When mild to moderate, spinal stenosis is in most cases asymptomatic. However, when they are severe, they sometimes cause quite noisy clinical pictures, with in particular:

back pain

This is one of the most specific signs of spinal stenosis. It is manifested by pain associated with numbness occurring in the legs when standing and accentuated by walking. This pain is relieved by sitting, leaning forward or squatting.

  • A pain 

The pain can appear in the neck and arms giving cervico-brachial neuralgia, or in the pelvis and lower limbs causing low back pain and / or sciatica.

  • Sensory disorders 

A type of numbness, paresthesia or sensations of electric shocks can also be felt by the patient.

  • walking disorders 

Such as a balance disorder or muscle weakness while walking.

When to worry


When the spinal stenosis is really important, it generates important clinical signs signing a serious neurological suffering that must be taken care of quickly. When these signs appear, it is necessary to worry about them and consult as soon as possible.

stethoscope representing a medical emergency
  • Severe sensory disturbances: such as anesthesia of the perineum with severe sphincter disorders such as urinary and/or intestinal incontinence and serious genital disorders.
  • A sciatica paralytic : causing what is called "foot drop", this symptom is a sign of severe nerve compression probably secondary to severe spinal stenosis.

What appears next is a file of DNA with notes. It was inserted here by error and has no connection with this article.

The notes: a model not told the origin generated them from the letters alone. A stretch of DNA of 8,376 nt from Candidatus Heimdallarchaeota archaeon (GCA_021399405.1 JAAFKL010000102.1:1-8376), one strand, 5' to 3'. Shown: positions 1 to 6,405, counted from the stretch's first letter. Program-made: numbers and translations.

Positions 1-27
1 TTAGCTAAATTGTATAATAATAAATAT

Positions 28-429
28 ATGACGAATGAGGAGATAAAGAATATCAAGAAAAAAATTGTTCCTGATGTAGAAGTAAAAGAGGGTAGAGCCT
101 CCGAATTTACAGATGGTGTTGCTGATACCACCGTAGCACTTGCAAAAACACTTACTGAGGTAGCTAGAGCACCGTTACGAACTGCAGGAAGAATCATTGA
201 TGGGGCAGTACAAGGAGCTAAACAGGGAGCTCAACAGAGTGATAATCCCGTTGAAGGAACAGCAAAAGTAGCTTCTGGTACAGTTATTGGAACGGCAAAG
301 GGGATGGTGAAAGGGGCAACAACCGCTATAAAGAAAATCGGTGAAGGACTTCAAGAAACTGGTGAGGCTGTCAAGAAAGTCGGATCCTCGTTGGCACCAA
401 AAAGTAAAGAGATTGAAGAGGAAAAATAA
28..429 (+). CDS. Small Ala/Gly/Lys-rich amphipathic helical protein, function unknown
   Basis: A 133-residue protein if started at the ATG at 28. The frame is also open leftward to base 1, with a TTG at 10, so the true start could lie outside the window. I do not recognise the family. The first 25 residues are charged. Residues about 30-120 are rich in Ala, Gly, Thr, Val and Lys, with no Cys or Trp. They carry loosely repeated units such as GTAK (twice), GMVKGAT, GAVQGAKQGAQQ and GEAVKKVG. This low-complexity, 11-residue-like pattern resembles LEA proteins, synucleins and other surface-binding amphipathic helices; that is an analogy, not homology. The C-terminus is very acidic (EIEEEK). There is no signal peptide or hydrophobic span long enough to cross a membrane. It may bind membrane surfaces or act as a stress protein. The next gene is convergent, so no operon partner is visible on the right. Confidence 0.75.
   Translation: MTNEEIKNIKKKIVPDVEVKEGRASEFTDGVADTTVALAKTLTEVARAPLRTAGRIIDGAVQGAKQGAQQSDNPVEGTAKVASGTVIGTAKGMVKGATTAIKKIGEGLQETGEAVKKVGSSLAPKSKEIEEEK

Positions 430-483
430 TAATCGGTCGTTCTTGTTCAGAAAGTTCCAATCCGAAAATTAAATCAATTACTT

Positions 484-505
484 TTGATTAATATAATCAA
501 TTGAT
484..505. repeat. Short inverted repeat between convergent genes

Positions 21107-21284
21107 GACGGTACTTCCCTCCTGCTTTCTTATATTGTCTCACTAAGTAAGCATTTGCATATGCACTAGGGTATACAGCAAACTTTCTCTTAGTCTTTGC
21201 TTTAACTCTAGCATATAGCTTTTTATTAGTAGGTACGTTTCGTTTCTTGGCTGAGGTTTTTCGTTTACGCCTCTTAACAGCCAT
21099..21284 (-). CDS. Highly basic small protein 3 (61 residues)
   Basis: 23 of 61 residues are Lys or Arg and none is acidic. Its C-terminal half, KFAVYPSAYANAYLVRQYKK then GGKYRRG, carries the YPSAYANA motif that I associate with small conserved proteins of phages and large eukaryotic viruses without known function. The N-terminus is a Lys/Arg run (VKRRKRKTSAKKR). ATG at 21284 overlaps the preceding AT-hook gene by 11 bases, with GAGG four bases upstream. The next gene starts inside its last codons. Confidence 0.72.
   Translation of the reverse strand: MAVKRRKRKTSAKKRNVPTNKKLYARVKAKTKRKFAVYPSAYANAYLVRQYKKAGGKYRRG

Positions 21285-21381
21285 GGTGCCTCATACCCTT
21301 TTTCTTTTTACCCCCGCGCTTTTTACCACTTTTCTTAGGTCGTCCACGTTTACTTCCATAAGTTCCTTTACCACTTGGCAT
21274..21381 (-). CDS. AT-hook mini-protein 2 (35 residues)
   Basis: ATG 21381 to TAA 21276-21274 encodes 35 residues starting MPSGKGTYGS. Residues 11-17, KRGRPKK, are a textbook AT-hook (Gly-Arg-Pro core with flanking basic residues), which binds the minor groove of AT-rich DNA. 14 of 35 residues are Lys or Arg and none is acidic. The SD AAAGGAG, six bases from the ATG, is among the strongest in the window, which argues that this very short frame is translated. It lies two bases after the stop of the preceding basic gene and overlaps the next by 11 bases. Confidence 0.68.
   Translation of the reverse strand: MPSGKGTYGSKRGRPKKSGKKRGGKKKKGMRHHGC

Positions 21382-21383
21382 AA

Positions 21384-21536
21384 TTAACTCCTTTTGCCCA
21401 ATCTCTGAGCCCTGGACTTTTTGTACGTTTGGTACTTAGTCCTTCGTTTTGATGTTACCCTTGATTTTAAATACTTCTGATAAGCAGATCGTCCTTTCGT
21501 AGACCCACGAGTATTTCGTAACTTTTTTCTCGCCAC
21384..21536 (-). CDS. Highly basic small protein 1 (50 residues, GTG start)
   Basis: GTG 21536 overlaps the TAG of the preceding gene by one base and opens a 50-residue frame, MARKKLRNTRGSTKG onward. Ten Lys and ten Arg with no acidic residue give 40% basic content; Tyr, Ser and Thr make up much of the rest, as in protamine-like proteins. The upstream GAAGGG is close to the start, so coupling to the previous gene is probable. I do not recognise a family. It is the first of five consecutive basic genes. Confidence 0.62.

• Impairment of the fine motor skills of the hand : when spinal stenosis affects the cervical spine, what is more when it is severe, it sometimes induces a disturbance in the execution of fine tasks. In the extreme, it causes difficulty in holding a pen and writing.

Treatment options

The initial management of spinal stenosis is based on a conservative treatment combining physiotherapy, analgesic drugs at different levels or even sometimes cortisone injections.


Unfortunately, when spinal stenosis is severe, these initial measures alone are no longer sufficient and the use of more invasive procedures is necessary.

Although the management depends on the symptomatology and the clinical picture presented by the patient, surgery generally represents the most plausible treatment option in severe spinal stenosis.

Surgery for spinal stenosis involves reducing pressure on the spinal cord or vertebral nerves. This intervention is called decompression and it is divided into several procedures:

  • Laminectomy 

Laminectomy is the most frequently used surgery in spinal stenosis. It involves the removal of two spinal blades and spinous process (bony protrusion at the back of the vertebra) connecting them in order to decompress the spinal cord and nerve roots irritated by spinal stenosis.

lumbar laminectomy
Diagram showing the process of lumbar laminectomy

In some situations, parts of one or more facet joints may also be removed as part of a laminectomy.

  • Foraminotomy 

Less invasive than the previous one, it can only be offered when the spinal stenosis is not very extensive. It consists of removing part of the intervertebral foramen with more or less partial removal of the intervertebral disc.

When the primary cause of spinal stenosis is significant disc degeneration, intervertebral disc removal may be necessary. In this case, a discectomy followed by fusion of the adjacent vertebrae (arthrodesis) is proposed to ensure spinal stability and relieve pain.

spinal fusion

Other surgical techniques may be offered in rare situations such as corpectomy (complete removal of a vertebral body) or the micro endoscopic decompression.